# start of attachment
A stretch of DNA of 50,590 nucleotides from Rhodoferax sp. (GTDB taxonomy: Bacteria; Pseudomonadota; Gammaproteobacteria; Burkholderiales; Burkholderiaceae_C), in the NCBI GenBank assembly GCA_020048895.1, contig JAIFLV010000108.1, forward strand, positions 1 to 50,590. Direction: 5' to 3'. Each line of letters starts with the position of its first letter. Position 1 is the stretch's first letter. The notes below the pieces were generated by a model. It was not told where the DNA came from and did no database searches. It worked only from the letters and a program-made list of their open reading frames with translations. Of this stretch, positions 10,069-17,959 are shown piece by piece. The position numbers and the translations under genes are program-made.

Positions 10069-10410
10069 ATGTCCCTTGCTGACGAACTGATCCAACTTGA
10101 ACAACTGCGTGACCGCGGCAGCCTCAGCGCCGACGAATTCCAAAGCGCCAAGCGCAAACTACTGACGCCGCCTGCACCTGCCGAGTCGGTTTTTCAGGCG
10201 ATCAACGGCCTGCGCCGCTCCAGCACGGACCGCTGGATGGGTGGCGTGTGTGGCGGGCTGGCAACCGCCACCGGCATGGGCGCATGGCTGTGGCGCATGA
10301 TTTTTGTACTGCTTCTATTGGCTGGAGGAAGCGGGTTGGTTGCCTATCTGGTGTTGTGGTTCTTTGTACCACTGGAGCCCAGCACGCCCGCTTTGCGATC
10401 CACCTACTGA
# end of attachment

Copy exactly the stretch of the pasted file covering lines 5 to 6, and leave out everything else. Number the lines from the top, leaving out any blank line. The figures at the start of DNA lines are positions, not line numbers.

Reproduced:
10201 ATCAACGGCCTGCGCCGCTCCAGCACGGACCGCTGGATGGGTGGCGTGTGTGGCGGGCTGGCAACCGCCACCGGCATGGGCGCATGGCTGTGGCGCATGA
10301 TTTTTGTACTGCTTCTATTGGCTGGAGGAAGCGGGTTGGTTGCCTATCTGGTGTTGTGGTTCTTTGTACCACTGGAGCCCAGCACGCCCGCTTTGCGATC